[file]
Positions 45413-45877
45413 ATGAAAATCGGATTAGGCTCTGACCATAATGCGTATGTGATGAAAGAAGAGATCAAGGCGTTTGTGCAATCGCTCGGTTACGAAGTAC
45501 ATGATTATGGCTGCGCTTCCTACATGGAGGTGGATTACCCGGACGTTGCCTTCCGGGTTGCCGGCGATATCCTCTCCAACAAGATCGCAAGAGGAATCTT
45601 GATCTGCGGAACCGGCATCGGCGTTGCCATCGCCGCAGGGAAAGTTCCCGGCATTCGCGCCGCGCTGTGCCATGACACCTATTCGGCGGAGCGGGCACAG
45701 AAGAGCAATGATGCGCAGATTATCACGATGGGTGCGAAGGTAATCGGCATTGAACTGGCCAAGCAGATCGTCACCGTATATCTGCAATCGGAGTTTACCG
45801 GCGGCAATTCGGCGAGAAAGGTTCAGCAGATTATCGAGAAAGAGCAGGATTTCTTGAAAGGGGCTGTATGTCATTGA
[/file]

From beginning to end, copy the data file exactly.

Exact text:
Positions 45413-45877
45413 ATGAAAATCGGATTAGGCTCTGACCATAATGCGTATGTGATGAAAGAAGAGATCAAGGCGTTTGTGCAATCGCTCGGTTACGAAGTAC
45501 ATGATTATGGCTGCGCTTCCTACATGGAGGTGGATTACCCGGACGTTGCCTTCCGGGTTGCCGGCGATATCCTCTCCAACAAGATCGCAAGAGGAATCTT
45601 GATCTGCGGAACCGGCATCGGCGTTGCCATCGCCGCAGGGAAAGTTCCCGGCATTCGCGCCGCGCTGTGCCATGACACCTATTCGGCGGAGCGGGCACAG
45701 AAGAGCAATGATGCGCAGATTATCACGATGGGTGCGAAGGTAATCGGCATTGAACTGGCCAAGCAGATCGTCACCGTATATCTGCAATCGGAGTTTACCG
45801 GCGGCAATTCGGCGAGAAAGGTTCAGCAGATTATCGAGAAAGAGCAGGATTTCTTGAAAGGGGCTGTATGTCATTGA